Storytellers to the Nation: A History of American Television Writing

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Continuum International Publishing Group, Limited, 1992 - Performing Arts - 307 pages
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Jam-packed with hundreds of anecdotes and quotes from in-depth interviews with over forty television writers, this is the first comprehensive history of writing for American television. These writers tell, often in wonderfully funny tales, of their experiences working with, and often fighting with, the networks, the censors, the sponsors, the producers, and the stars in trying to create shows that millions of Americans love (and sometimes hate - the flops are here, too). Not only do we learn about the inside workings of such famous TV writers as Paddy Chayefsky, Rod Serling, Gore Vidal (yes), Norman Lear, and Steven Bochco, but about the many less famous who have written for countless comedy, variety, and dramatic shows over the years.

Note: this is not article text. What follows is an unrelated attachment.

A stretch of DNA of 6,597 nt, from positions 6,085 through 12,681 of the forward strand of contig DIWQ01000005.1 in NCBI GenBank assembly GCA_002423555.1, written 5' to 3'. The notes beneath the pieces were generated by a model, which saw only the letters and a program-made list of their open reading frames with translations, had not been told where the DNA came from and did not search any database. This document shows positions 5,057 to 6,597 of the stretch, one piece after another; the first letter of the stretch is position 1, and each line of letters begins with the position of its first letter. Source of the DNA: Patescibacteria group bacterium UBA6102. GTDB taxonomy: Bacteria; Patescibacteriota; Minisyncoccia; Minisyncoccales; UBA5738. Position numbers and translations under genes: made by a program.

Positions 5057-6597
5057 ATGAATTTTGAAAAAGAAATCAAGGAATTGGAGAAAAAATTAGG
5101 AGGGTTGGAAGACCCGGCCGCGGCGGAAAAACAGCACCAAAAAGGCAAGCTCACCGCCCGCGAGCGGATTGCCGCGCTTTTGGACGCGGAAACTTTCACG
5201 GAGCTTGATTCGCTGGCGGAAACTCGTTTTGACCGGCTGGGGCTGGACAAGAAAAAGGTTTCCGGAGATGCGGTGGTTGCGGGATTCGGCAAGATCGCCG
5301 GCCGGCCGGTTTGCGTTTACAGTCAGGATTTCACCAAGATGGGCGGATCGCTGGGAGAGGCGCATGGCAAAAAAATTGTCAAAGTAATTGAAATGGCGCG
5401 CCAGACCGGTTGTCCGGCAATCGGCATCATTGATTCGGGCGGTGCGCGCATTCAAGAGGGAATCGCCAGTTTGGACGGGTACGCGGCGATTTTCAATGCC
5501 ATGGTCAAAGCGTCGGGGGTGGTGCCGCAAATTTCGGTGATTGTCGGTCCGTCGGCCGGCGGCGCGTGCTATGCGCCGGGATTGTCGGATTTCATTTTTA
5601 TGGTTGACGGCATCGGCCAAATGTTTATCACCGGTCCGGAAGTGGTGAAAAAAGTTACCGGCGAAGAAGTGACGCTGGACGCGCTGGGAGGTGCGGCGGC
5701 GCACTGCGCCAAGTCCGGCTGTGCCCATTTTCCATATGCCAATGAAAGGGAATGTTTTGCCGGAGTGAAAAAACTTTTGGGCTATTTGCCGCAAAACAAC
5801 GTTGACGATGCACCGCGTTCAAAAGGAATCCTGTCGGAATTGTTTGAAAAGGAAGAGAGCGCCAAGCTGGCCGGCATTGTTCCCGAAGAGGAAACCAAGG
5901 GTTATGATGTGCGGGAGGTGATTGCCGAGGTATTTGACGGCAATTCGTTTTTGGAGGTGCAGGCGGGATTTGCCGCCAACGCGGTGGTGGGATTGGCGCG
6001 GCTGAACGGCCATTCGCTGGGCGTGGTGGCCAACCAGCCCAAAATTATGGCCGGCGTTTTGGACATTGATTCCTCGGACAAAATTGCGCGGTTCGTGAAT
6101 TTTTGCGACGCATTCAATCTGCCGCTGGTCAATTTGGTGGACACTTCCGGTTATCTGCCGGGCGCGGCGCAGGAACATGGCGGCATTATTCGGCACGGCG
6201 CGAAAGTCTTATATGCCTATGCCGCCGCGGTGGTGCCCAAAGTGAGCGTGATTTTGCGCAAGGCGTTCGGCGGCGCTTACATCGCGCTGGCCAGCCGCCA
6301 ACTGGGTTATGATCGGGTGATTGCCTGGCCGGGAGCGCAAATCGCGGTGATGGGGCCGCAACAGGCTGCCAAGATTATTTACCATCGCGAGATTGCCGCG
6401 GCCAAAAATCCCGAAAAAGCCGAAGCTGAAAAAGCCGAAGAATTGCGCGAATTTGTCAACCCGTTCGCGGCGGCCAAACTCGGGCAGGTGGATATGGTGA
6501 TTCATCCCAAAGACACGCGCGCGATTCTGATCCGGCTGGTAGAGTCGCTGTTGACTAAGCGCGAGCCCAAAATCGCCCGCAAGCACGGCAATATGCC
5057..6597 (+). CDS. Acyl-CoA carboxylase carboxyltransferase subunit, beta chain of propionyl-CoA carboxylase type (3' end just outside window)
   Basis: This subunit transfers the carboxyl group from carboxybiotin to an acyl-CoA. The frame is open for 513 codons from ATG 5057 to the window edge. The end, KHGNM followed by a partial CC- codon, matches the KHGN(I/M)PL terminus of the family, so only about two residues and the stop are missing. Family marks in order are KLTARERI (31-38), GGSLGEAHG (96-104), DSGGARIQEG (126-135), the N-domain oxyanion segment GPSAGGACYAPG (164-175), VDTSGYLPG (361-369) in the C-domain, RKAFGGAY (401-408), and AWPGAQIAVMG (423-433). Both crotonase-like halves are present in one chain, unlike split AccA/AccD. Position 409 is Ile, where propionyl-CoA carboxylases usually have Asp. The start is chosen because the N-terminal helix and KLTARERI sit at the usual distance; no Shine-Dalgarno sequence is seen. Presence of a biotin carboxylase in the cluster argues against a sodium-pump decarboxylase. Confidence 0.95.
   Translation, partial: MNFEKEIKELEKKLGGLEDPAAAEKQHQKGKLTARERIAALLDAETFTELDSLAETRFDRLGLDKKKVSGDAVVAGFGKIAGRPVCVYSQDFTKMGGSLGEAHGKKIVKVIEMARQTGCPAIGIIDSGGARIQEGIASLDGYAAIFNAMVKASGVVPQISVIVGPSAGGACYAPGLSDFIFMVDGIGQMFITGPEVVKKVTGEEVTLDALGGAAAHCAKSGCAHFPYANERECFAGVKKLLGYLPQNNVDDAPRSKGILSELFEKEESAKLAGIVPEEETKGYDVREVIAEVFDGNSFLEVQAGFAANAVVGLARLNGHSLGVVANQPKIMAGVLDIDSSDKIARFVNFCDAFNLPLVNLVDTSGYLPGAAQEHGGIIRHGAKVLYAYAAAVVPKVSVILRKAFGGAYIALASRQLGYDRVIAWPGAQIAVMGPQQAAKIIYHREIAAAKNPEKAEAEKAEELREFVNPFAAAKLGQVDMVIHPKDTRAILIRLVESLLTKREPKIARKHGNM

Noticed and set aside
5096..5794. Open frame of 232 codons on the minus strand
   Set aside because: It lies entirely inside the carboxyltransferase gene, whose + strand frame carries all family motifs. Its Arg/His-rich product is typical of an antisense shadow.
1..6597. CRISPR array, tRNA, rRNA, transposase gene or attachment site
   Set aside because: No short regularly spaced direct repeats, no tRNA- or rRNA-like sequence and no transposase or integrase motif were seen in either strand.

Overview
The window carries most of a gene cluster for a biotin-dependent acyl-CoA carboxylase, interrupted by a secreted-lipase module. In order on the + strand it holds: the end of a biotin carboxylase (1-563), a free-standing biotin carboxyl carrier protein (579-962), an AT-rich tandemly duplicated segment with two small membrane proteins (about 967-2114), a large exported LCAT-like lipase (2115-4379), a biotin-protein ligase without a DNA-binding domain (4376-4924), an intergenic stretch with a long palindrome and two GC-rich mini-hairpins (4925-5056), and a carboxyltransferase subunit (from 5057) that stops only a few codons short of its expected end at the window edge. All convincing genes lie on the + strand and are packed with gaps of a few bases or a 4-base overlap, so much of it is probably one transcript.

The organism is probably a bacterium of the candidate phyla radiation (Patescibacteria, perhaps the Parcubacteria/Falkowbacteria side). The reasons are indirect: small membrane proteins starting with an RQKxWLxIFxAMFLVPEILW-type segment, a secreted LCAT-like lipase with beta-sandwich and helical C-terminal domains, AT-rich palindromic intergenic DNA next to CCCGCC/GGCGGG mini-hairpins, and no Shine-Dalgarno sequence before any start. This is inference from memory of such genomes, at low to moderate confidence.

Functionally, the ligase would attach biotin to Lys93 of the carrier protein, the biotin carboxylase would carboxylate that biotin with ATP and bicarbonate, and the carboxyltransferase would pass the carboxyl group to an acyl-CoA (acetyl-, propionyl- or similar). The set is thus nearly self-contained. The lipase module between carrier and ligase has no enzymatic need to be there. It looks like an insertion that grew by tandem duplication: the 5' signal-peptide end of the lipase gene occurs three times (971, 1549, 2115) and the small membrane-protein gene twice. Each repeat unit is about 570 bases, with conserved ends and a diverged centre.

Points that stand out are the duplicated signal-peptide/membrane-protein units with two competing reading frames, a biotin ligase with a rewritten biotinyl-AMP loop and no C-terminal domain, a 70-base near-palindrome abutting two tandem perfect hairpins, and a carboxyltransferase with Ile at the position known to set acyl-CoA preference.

Here are wide-ranging firsthand accounts of writing I Love Lucy, Your Show of Shows, Maverick, The Defenders, Laugh-In, Police Story, All in the Family, Shogun, M*A*S*H, Hill Street Blues, thirtysomething, China Beach, and many others. Among the stars wandering through the writers' dreams (and sometimes nightmares) are Lucille Ball, James Garner, Carroll O'Connor, Suzanne Somers, Jack Lord, Penny Marshall, and many more.
Rich with insight into American television, Storytellers to the Nation puts TV into a wider perspective to show how it, and the writers who have written for it for over forty years, have helped to change and open up American society.

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Storytellers to the nation: a history of American television writing

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Stempel's (cinema, Los Angeles City Coll.) subtitle is no idle boast: He tries to provide the first comprehensive view of TV from the writer's perspective. Because much of the early history of the ... Read full review


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